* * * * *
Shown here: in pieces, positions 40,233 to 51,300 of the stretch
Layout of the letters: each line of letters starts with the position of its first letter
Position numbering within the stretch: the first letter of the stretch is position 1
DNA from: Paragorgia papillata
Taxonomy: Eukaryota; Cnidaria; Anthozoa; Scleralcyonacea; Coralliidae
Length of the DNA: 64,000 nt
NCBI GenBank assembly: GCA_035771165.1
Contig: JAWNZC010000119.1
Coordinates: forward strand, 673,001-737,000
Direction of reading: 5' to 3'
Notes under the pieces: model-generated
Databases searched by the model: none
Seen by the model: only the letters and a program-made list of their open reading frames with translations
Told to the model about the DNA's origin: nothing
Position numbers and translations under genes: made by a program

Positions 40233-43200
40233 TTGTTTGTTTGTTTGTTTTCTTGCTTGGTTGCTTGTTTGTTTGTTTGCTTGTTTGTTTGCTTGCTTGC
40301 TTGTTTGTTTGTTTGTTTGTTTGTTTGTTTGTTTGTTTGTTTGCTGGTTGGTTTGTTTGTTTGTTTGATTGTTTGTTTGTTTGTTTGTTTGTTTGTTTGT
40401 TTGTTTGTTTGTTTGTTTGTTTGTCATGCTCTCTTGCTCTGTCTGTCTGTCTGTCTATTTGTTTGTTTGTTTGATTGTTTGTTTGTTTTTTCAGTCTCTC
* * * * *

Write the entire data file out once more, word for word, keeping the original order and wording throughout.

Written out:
Shown here: in pieces, positions 40,233 to 51,300 of the stretch
Layout of the letters: each line of letters starts with the position of its first letter
Position numbering within the stretch: the first letter of the stretch is position 1
DNA from: Paragorgia papillata
Taxonomy: Eukaryota; Cnidaria; Anthozoa; Scleralcyonacea; Coralliidae
Length of the DNA: 64,000 nt
NCBI GenBank assembly: GCA_035771165.1
Contig: JAWNZC010000119.1
Coordinates: forward strand, 673,001-737,000
Direction of reading: 5' to 3'
Notes under the pieces: model-generated
Databases searched by the model: none
Seen by the model: only the letters and a program-made list of their open reading frames with translations
Told to the model about the DNA's origin: nothing
Position numbers and translations under genes: made by a program

Positions 40233-43200
40233 TTGTTTGTTTGTTTGTTTTCTTGCTTGGTTGCTTGTTTGTTTGTTTGCTTGTTTGTTTGCTTGCTTGC
40301 TTGTTTGTTTGTTTGTTTGTTTGTTTGTTTGTTTGTTTGTTTGCTGGTTGGTTTGTTTGTTTGTTTGATTGTTTGTTTGTTTGTTTGTTTGTTTGTTTGT
40401 TTGTTTGTTTGTTTGTTTGTTTGTCATGCTCTCTTGCTCTGTCTGTCTGTCTGTCTATTTGTTTGTTTGTTTGATTGTTTGTTTGTTTTTTCAGTCTCTC